By Erin Waks
How many times have you looked at a piece of art and thought, I could have done that myself? Or examined a painting only to come face to face with the brutal realisation that it is all a couple of aggressively splattered paint marks strewn brazenly across a clean, white canvas? Indeed, contemporary art often evokes a response of confusion or disbelief. But when we are told that such works are masterful, where does that leave us?
Can any art be inherently valuable if it can elucidate meaningful interpretation? Or must valuable art display true skill on the part of, its creator, the artist? I like to think that we must find a happy medium between both; after all, art judged on either alone limits the very possibilities it aims to unravel.
Let us consider the idea that art is only judged based on the technical skill of the artist. Whilst this can be the case — take, for instance, the genre of life drawing, where realism and accuracy forms a huge part of the value of the artist’s work — it is an inherently limited approach to the art world. Firstly, how do we define ‘skill’ or ‘talent’? Different schools of art use different techniques, meaning there is no one way to characterise an artistic technique.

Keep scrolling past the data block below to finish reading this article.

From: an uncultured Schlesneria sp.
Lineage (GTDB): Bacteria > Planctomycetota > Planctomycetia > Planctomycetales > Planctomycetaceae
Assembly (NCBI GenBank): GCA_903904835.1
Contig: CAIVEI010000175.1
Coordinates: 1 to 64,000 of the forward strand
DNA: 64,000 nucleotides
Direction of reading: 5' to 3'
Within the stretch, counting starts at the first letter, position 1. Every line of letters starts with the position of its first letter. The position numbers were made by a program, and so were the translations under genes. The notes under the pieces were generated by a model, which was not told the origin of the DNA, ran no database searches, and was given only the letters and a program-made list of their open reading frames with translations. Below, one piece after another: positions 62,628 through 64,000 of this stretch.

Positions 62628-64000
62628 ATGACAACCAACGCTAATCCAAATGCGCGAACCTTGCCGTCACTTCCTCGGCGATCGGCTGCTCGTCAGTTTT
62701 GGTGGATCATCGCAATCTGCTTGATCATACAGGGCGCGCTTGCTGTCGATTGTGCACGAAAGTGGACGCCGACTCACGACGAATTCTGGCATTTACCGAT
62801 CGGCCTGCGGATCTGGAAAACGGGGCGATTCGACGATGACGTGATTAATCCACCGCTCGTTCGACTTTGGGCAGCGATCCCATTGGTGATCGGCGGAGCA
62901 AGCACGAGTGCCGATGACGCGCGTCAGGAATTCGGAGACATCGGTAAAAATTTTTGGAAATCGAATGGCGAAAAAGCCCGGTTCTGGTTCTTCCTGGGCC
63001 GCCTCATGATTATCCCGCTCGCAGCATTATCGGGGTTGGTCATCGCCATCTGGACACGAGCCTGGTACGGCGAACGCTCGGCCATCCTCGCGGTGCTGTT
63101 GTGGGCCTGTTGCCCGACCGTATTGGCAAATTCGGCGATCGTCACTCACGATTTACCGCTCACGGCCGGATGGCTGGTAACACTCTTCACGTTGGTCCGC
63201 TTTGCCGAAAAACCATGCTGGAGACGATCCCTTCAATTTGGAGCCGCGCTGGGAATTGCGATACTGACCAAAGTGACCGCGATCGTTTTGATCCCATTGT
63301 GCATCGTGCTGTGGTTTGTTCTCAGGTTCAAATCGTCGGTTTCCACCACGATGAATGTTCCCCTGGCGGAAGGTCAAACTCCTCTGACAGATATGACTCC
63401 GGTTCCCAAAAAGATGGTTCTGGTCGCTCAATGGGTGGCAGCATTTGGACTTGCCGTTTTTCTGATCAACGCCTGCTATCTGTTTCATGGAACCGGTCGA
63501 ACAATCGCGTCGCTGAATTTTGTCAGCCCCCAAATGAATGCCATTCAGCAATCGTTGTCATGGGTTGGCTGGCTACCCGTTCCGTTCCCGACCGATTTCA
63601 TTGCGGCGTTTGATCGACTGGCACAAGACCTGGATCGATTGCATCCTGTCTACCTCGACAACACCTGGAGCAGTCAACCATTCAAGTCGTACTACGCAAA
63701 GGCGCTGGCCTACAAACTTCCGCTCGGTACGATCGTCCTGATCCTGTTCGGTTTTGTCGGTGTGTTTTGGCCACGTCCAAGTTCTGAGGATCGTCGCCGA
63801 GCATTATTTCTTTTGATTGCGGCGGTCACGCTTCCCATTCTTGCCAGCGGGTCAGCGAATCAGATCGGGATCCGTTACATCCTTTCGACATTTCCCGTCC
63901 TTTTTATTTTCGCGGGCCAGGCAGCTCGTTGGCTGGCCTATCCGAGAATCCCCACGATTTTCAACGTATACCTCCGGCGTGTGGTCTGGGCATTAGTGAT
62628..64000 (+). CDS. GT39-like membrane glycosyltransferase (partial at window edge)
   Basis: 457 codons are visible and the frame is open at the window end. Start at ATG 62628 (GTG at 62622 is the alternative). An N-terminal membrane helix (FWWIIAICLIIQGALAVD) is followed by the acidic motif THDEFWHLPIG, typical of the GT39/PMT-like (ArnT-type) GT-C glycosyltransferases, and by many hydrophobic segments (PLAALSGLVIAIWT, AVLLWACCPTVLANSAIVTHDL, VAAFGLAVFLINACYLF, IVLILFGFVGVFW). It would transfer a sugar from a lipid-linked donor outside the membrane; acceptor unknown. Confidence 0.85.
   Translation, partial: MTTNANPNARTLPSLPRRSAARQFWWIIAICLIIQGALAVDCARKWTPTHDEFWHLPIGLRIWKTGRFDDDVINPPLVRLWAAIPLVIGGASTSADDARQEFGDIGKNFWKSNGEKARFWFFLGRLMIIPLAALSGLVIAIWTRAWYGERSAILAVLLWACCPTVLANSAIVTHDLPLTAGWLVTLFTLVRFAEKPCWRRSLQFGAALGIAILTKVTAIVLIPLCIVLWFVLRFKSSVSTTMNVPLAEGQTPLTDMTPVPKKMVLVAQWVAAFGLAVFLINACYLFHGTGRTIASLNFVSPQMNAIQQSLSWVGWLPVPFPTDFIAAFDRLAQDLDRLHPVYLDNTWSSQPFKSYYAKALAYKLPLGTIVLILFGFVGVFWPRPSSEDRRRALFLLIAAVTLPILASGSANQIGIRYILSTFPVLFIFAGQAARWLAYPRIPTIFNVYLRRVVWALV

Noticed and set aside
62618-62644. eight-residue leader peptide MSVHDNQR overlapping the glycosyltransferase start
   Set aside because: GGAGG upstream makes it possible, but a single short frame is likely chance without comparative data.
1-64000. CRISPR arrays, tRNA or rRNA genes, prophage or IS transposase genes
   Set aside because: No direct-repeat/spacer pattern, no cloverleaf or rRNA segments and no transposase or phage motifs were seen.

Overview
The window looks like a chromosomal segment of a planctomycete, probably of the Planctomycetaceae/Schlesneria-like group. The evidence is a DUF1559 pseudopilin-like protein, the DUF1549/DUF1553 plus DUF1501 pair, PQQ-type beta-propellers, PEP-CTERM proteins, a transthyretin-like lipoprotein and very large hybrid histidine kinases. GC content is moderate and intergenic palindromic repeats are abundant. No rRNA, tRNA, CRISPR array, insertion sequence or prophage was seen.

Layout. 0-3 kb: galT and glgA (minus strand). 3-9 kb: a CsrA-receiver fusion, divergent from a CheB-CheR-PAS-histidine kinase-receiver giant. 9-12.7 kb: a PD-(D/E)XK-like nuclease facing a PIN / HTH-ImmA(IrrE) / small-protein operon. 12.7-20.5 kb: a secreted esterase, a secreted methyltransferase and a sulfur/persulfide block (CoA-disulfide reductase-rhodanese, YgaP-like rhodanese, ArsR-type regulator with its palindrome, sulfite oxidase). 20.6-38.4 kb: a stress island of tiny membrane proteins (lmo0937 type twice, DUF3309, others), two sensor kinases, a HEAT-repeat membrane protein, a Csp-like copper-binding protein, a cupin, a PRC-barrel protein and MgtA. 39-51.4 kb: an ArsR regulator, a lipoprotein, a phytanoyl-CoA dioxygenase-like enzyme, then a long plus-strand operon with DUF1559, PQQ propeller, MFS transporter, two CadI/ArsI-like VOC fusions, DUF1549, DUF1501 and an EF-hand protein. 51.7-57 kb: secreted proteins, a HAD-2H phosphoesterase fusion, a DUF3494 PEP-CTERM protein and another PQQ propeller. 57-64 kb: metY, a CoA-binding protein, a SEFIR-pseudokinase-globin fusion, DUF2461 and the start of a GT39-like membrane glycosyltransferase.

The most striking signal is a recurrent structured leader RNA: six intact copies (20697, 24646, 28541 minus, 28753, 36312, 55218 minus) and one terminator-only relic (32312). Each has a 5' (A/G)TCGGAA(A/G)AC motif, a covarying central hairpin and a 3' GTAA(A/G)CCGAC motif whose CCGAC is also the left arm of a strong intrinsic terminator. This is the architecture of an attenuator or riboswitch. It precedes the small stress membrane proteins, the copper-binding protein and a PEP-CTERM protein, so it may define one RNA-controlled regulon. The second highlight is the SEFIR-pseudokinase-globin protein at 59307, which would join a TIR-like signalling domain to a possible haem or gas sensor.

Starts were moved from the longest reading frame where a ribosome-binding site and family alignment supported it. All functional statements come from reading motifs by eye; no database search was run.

Additionally, it confines our interpretation of art to the intent of the artist. Surely, as is the case with Literature and Film, if we read a piece of work within the parameters of what its creator intended, we are left with a singular and closed-off understanding of the piece. Is it not, perhaps, far more valuable to wider society to analyse a piece considering multiple interpretations, irrespective of what the artist meant it to mean? A drawing could connote multiple things for different people, so why restrict its function, value, and significance to the artist’s understanding?
Yet, as many critics ask, is it feasible for us to judge art based solely on personal response to it, effectively ignoring the skill and technique of the artist? It seems harsh and selfish to ignore the many years of training and practice that artists undergo. True, not all artists train in top schools, but we should not devalue the experiences and hard work that often goes into their artworks.
If you take a step inside the Tate Modern, for example, you will be faced with works that took months to complete, in stark contrast with others that appear to be nothing but blank canvas, or blocks of colour you could have created at home. But who are we to create a standard by which we can judge the value of art? Who is to say that more time and effort equals better quality?
We cannot create a set of characteristics by which we judge Art, as too many works would defy these qualities and yet can still be considered awe-inspiring. Judging aesthetic value is not easy. In fact, it brings to light the question of whether we can actually ‘judge’ the ‘value’ of art. What does judging even mean? Can art have a value? Or is the beauty in the eye of the beholder? The answer is unclear, but what we do know is that we are no closer to creating a rigid set of rules for appreciating art than we were hundreds of years ago.
Illustration: Anna Kuptsova